AbstractsBiology & Animal Science

Ecological drivers of seabird recovery after the eradication of introduced predators

by Rachel Buxton

Institution: University of Otago
Year: 0
Keywords: petrel; New Zealand; island; restoration; Bayesian hierarchical modelling; conservation; rats
Record ID: 1314551
Full text PDF: http://hdl.handle.net/10523/5000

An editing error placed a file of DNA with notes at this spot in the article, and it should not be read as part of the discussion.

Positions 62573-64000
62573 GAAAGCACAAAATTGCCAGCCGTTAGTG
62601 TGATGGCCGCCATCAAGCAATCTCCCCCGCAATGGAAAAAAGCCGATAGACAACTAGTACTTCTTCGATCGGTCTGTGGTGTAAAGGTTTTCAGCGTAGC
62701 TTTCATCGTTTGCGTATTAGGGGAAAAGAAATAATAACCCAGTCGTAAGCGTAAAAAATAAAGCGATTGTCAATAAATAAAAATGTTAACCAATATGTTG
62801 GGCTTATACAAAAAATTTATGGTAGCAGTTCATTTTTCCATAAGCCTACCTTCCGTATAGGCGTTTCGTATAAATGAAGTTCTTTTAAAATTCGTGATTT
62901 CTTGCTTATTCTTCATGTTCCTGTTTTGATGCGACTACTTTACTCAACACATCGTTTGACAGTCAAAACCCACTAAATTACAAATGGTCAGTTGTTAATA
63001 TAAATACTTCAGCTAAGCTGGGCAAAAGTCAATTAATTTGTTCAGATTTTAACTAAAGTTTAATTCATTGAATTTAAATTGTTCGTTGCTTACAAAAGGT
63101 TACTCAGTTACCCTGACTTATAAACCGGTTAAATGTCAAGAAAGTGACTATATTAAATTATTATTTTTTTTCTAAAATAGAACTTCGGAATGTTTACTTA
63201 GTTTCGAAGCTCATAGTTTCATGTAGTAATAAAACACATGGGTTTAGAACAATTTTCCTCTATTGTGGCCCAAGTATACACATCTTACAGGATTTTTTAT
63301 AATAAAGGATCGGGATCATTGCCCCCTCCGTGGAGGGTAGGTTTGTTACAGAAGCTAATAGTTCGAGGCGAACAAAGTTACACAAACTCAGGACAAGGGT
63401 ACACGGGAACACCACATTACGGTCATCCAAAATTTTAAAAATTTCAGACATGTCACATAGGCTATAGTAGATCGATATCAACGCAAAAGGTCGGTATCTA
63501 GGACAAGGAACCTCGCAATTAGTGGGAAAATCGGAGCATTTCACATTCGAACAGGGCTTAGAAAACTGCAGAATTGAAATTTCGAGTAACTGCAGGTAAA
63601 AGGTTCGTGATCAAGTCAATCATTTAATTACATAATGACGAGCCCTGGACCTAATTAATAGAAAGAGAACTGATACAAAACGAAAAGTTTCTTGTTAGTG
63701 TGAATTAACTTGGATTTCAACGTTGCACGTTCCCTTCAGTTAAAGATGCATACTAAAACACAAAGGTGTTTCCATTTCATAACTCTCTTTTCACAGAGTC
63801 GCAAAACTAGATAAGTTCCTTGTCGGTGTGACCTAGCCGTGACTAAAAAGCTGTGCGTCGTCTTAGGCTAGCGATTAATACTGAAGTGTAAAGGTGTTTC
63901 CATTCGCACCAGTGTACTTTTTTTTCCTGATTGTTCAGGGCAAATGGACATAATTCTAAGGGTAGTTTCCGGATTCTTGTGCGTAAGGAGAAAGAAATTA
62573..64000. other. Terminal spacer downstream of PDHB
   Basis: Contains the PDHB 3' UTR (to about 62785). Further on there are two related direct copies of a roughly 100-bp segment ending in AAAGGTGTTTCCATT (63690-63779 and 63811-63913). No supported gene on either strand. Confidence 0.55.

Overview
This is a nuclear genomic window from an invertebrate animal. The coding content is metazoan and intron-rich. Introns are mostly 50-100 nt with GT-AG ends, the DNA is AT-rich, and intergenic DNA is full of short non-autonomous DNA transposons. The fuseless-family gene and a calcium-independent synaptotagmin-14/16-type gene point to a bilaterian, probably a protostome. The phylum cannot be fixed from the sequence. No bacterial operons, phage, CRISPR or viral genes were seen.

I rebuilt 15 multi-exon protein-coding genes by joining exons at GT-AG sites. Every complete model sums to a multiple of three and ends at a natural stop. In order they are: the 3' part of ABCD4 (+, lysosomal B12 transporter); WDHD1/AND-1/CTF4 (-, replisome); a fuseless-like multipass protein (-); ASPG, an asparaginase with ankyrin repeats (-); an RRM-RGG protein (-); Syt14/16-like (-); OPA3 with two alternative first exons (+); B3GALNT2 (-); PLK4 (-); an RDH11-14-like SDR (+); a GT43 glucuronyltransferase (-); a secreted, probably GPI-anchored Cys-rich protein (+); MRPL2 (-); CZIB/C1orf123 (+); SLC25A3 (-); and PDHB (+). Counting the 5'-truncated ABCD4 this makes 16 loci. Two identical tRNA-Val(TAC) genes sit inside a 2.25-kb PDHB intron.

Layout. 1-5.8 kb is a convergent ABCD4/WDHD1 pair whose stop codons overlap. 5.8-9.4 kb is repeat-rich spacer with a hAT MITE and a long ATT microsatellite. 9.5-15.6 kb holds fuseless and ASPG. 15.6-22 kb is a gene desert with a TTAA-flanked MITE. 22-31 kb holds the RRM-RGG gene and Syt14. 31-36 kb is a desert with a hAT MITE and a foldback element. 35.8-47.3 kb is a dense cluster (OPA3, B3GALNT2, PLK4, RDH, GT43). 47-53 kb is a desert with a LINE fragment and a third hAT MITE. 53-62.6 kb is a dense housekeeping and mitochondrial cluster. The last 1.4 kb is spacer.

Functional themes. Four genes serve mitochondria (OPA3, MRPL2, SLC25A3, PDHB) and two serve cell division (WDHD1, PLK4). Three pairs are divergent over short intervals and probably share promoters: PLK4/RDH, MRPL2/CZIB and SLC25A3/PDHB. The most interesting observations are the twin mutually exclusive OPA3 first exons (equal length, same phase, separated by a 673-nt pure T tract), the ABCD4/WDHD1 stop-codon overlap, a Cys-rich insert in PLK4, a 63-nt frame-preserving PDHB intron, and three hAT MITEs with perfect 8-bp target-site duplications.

Eradication of introduced mammalian predators to restore island ecosystems has become increasingly common, with over 800 successful projects around the world. Historically, introduced predators depleted populations of many native species, leading some, especially seabirds, to extinction or local extirpation. Island restoration is dependent on seabird population recovery, due to these birds’ indispensible role as ecosystem engineers. However, natural population responses are rarely documented and recovery dynamics are poorly understood. New Zealand holds the world’s highest diversity of seabirds and has completed more introduced predator eradication projects than any other country, making it an ideal location to study seabird population processes and island restoration. In this thesis I outline a model of seabird population growth, test the importance of key ecological variables in driving the recovery of burrow-nesting seabirds (order: Procellariiformes) on islands in New Zealand, and examine a possible method of enhancing population recovery. Finally, I summarize an effective post-eradication monitoring scheme that could provide information to improve the model of seabird population growth and facilitate priority setting for New Zealand’s seabirds. My thesis begins by constructing a generic conceptual model of seabird colony growth to identify key predictor variables relevant to recovery and re-colonization (Chapter 2). I tested the importance of these variables in driving seabird population responses after introduced-predator eradication on islands around New Zealand. The most influential variable affecting re-colonization of seabirds was the distance to a source population, with few cases of re-colonization without a source population ≤ 25 km away. Colony growth was most affected by metapopulation status; there was little colony growth in species with a declining metapopulation. I conclude that these characteristics can help guide the prioritization of newly predator-free islands for active management. The distribution of burrow-nesting seabird colonies is thought to be partly regulated by the availability and quality of suitable breeding habitat, which may limit colony growth after predator removal. I used a Bayesian hierarchical modelling approach to examine how nest-site selection differs among recovering procellariiform seabird communities after eradication of Pacific rats (Rattus exulans; Chapter 3). I found that soil depth was the most important predictor of burrow presence, abundance, and occupancy in plots among islands, with more burrows found in deeper soil. There was a striking linear relationship between burrow density and time since rat eradication (P < 0.01, R2 = 0.37) and birds showed weaker nest-habitat selectivity with increasing time since rat eradication (P = 0.02, R2 = 0.47). Results suggested that selection of particular nesting habitat may be more important in small recovering populations. Thus, colony expansion immediately after introduced-predator removal may be limited by…